Considered that way, it’s a whole plunge into questions of voids and darkness. There could never have been “nothing.” God was always there, right? And God fills everything, down to the molecules and atoms which — if they stop moving, it’s all over.

So there can only be “nothing” where God is not.

Where God is not, is where “nothing” comes into being. And this can only be a spiritual thing — a spiritual state of nothing — an active willing-away from God that opens up to nothingness and the Being of Nothingness, who is the evil one.

No, that’s too scary. And too much depth of mystery in three lines of scripture! I want to think about it more, but it’s not getting me any nearer to “born of the Father before all ages.”

So, I turn to Saint Paul:

He is the image of the invisible God,
the first-born of all creation.
In him everything in heaven and on earth was created,
things visible and invisible.
All things were created through him;
all were created for him.
He is before all else that is.
In him everything continues in being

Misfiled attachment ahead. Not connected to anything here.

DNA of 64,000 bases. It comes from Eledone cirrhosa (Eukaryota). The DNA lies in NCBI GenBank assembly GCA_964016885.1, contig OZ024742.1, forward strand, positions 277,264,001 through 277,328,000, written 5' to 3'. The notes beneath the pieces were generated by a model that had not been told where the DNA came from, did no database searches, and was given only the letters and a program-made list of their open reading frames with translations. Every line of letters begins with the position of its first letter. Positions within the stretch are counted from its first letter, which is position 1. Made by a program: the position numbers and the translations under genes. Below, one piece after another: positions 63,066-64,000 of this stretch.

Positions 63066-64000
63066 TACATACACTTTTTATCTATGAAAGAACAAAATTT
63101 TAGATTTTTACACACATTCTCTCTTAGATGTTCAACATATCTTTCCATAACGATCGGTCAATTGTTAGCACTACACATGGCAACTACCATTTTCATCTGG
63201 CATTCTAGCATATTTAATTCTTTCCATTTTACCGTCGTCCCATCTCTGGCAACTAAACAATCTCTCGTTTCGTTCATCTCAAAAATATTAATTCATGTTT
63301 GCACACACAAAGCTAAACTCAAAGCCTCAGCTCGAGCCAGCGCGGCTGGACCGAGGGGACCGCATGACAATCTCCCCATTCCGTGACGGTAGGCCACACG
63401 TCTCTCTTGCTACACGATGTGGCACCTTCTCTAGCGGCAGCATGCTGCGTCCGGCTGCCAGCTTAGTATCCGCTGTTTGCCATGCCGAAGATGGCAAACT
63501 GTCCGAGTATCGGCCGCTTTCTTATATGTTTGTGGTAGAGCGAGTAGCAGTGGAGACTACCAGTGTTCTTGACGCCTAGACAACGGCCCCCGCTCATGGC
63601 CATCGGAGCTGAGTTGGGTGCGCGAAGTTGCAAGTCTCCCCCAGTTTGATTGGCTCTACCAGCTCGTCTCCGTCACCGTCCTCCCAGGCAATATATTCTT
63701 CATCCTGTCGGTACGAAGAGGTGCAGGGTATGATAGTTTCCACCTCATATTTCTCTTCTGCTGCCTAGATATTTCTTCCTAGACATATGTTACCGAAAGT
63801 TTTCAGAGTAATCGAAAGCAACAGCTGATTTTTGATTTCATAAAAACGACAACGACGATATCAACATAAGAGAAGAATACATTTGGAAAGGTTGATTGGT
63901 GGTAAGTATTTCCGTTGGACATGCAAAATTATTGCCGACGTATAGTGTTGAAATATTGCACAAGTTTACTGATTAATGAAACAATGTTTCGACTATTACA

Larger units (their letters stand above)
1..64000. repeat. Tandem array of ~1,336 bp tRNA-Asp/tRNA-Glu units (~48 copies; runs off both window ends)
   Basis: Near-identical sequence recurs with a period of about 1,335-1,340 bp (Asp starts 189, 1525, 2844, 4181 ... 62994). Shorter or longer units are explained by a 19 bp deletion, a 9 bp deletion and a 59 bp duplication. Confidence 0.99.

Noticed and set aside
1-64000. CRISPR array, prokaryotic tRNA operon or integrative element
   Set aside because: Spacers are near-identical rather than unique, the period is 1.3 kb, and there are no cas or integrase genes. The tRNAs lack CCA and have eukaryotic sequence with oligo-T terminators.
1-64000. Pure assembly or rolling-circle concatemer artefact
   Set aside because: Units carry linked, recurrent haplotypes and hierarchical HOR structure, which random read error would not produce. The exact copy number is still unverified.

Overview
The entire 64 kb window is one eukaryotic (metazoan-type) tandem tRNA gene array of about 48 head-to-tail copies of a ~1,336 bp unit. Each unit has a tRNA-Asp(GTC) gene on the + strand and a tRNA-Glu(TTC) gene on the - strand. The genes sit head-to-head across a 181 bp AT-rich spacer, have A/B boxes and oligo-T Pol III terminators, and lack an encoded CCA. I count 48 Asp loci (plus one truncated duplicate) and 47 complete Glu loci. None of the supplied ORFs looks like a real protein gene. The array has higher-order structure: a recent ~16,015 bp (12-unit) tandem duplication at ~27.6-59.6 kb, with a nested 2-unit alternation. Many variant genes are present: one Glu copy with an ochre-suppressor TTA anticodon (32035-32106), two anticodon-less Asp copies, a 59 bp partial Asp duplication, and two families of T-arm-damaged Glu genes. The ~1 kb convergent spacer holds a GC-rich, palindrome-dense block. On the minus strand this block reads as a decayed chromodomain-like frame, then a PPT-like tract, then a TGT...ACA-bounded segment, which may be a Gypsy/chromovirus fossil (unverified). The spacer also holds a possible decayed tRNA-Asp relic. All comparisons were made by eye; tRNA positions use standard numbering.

– Col 1:12-17

That kind of…leads me back to John again, doesn’t it? Creation, Being; visible and invisible. The firstborn of all creation. He is before all else that is.

I can kind of wrap my head around that, as I tried to, here:

I think of Christ’s primacy as being akin to the old flashbulbs we used in cameras; there would be a blinding flash of light, and then something would come of it. Christ is the flash of light, but because there are no negatives in Christ his light brings clarity, not an aching blind spot. His Holy Light is the consent – every “yes” that allows life to blossom, rather than shrivel or suffocate and die. As John tells us in the beginning of his Gospel, without that Light, nothing exists. Life is carried on it, the way it is carried, joyfully, in the fizzy mist of the Shekinah. [. . .] Try to put that first image of the flashbulb into your head. There is a flash of light; his Divine “yes” and then, things come to be, because his light, his assent, came first.

A flash -a Divine “yes”- and a new life is formed. Flash! A new crocodile. Flash! A litter puppies. Flash! Maggots and flies. Flash! Springtime flowers. Flash! A new infant is conceived, life assented to, allowed to be created, thanks to the light; thanks to the “yes.”